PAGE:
When the US was downgraded from AAA to AA+ by Standard and Poor's last summer, many believed that the safe haven status enjoyed by the dollar was coming to an end. This proved not to be.
A look at the US 10-year Treasury indicates that level of demand – the yield, which falls when the price rises, declined from 3.34 per cent a year ago to its current level below 2 per cent. With the Fed pledging to keep interest rates near zero till the end of 2014, this also impacts the long-term yields via the purchase of bonds under Operation Twist.
The Eurozone had a torrid 2011 and yet the euro-dollar exchange rate pretty much ended the year around the same level as it began.
If one considers the dollar index as a key metric – the main component of which is the euro – then the euro’s difficulty is the dollar’s gain. The recent high at $1.5690 was a test of the resistance area around previous highs, so the outlook is for a move to the downside off of this level.
Buy dollars and you’ll be wearing diamonds, as I have often been told by currency traders. Given the rally in commodities and equities over the last few months, their timing may have been slightly out but they finally look like they are coming good. In order to understand the current appeal of the dollar, it’s important to take a look back as to just why it fell out of favour. Firstly, gold has been the safe haven asset of choice. But with the precious metal looking increasingly overbought, the risk versus reward doesn’t quite appeal at current levels. Secondly, after two rounds of quantitative easing from the Federal Reserve, the dollar has been decimated. But as the US economy shows signs of improvement, it’s looking increasingly unlikely the Fed will embark on another round of QE. In an increasingly precarious economic environment, the greenback simply looks like the best of a bad bunch.
After a euphoric start to the year, March has so far been a month for pause and reflection. The rally in equities that we have seen has been one of relief rather than direction and this has been down to the successful “buying of time” operation that the ECB has performed via the trillion euro LTRO operations.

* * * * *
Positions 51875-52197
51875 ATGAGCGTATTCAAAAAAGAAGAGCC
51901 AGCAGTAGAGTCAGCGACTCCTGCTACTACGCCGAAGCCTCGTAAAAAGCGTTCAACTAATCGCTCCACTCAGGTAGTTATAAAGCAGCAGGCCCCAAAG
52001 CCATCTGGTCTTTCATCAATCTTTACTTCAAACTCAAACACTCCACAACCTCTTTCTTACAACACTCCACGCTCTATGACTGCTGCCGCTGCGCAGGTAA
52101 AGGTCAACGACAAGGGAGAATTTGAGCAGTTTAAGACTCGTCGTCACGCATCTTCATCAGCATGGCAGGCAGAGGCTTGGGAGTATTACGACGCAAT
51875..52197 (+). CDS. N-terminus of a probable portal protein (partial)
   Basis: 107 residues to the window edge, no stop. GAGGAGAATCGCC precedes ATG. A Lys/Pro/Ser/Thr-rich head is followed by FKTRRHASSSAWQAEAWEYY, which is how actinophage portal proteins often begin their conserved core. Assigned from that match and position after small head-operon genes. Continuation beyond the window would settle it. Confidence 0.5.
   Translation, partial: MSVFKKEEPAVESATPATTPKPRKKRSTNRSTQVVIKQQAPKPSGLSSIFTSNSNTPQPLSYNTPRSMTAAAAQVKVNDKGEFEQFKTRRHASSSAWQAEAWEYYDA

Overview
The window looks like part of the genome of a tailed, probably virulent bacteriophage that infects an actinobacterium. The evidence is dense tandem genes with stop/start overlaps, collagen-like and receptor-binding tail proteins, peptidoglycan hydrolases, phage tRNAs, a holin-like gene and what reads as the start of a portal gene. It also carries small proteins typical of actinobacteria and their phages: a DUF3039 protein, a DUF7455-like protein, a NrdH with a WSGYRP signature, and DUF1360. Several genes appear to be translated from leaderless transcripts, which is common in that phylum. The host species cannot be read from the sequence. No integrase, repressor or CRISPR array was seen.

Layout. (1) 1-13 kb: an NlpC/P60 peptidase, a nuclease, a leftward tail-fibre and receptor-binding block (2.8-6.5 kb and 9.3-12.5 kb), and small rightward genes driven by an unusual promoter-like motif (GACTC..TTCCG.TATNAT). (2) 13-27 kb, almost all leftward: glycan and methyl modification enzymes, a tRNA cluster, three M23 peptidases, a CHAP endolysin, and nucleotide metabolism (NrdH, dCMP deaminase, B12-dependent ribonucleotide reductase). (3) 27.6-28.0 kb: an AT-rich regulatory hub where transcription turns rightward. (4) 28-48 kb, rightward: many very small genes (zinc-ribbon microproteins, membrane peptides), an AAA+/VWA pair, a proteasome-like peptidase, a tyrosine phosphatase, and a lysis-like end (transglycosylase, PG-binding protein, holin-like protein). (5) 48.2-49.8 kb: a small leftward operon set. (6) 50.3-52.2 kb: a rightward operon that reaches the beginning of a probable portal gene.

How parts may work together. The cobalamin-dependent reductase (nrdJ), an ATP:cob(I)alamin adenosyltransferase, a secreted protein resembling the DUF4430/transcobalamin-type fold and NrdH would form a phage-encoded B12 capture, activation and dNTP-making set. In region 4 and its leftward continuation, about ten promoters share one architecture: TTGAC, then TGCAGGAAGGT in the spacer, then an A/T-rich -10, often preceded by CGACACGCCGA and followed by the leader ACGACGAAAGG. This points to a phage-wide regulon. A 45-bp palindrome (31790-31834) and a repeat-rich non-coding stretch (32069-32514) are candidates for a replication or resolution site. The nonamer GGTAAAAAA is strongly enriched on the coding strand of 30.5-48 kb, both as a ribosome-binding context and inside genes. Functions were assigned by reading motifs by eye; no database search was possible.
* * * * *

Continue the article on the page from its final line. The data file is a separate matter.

The relief that 2012 has not started with a collapse of Greece leading on to uncontrollable systemic risk in the financial markets has boosted confidence and led to risk aggression – weakening the US dollar and allowing euro-dollar to rally.
Has the LTRO solved Europe’s deep-rooted problems? No, but it has been successful in buying time. However, the market is quick to realise that this money needs to be paid back and that governments have years of austerity in front of them. We are not out of the woods, and until then you are better off with a US dollar in your pocket.
The markets were in defensive mode yesterday, and when it comes to a sell off of risk assets then the US dollar usually benefits. Yesterday was no exception as concerns over the European state of affairs continued to mount – when this is combined with the increasing rhetoric from the Fed that stimulus is coming to an end, it only means one direction for the dollar, which is upwards. The dollar has always been considered the safe haven asset of all safe havens. While it has suffered a serious depreciation in the past few years due to the Fed’s program of considerable monetary easing, the recent bout of strength has served to remind us that it’s not gold that’s the real protective asset to pile your money into during times of uncertainty, but the dollar. You may not be getting much bang for your buck if you buy US Treasuries at the moment but the prospect of actually getting your money back from the US government is a lot greater than if you were to lend it to a European peripheral state.